Saturday, 2 July 2005

17 men bishops write about women bishops

17 bishops of the Church of England have written a letter, which is published this week in the Church Times
Delay vote on women, say bishops
the Church of England Newspaper
Church urged to refrain from allowing women bishops
and also The Tablet (where the letter lacks one signature).

The letter (full text below the fold) is also reported in The Times as Senior clergy move to block ordination of women bishops

The bishops include 6 diocesans, one suffragan (Beverley, PEV for the Northern Province) who is an elected member of the House of Bishops, and 10 other suffragans (the Assistant Bishop of Newcastle is a suffragan in all but name).

Most of these bishops are well known to be opposed to the ordination of women as priests, never mind bishops. The exceptions are Tom Wright (Durham), Peter Forster (Chester) and Michael Langrish (Exeter).

Text of letter

Sir, At the July meeting of the General Synod a motion is to be debated asking that the legal impediments for the ordination of women as bishops be removed. As a number of diocesan synods have requested this, we accept the decision of the House of Bishops to test the mind of Synod in this way. We hope, however, that members of the Church of England as a whole will be given the opportunity to consider the implications of the Rochester Report (Women Bishops in the Church of England?) before any such decision is taken.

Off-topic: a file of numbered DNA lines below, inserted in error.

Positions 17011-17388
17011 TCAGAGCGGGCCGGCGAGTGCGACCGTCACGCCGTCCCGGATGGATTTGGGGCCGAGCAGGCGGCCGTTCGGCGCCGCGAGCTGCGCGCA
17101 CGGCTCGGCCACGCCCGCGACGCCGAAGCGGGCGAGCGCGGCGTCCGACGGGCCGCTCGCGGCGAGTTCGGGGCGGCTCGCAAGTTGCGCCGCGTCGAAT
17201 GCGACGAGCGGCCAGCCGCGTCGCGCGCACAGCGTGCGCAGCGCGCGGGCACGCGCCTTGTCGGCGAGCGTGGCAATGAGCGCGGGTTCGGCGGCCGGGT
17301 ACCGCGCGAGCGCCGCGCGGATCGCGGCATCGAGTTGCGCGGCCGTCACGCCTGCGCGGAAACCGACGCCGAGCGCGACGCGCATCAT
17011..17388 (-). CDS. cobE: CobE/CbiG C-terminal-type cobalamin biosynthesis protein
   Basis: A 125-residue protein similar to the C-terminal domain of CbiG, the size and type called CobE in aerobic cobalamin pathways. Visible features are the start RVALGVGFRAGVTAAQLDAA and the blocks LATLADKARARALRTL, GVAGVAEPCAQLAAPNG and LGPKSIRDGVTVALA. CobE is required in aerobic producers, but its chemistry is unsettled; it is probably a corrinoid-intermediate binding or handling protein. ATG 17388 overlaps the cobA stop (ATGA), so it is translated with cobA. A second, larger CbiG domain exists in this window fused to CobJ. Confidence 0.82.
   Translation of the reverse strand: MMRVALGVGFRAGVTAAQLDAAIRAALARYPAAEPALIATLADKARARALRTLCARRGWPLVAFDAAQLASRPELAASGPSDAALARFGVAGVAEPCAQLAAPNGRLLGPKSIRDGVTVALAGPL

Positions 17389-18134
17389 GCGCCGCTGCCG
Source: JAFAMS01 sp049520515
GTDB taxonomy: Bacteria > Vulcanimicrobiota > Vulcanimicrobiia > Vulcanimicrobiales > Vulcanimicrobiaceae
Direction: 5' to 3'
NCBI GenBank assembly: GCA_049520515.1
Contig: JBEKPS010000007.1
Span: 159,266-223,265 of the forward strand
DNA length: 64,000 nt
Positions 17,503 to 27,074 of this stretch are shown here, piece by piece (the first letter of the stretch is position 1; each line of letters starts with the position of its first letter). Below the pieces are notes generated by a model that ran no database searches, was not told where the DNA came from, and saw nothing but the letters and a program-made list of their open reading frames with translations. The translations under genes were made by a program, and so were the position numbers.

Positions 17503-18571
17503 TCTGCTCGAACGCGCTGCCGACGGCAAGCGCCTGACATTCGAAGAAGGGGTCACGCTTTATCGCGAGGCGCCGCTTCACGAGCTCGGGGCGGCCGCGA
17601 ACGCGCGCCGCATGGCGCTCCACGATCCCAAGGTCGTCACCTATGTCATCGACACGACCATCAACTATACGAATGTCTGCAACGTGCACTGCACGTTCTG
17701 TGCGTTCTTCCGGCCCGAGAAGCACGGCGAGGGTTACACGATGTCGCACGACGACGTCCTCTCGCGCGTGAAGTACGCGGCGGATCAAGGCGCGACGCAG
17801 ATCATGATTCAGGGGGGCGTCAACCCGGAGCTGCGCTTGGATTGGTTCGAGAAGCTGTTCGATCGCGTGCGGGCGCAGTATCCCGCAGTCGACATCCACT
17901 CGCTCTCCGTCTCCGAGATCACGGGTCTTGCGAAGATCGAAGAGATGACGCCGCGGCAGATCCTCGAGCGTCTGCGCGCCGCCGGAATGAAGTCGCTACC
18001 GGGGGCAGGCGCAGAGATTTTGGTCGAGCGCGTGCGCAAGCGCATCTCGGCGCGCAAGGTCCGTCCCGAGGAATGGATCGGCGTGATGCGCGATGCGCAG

This matter touches profoundly both the order and identity of the Church of England and its place in the Church as a whole. The Report shows that this is still a matter of major theological disagreement within the Church of England, and is also a matter of deep concern to those ecumenical partners who share our historic commitment to apostolic order.

Bishops are called to be instruments of unity. They are ministers of the communion of churches and are specially charged with guarding and handing on the faith and order of the Church. That faith and order the Church of England has consistently claimed to be the apostolic faith and order of the universal Church. In our proposed new ordinal, those being ordained as bishops are required “to strive for the visible unity of Christ’s Church”.

There is ample evidence from church history, not least, and most recently, in the Anglican Communion, that actions by individual provinces touching the scriptural and traditional faith and order of the Church, actions that inevitably unchurch those who cannot accept such changes, do not serve the unity which Christ asks of his Church. “Reception is a long and spiritual process” (Grindrod Report (1988) cited in Resolution III.2 of the 1998 Lambeth Conference)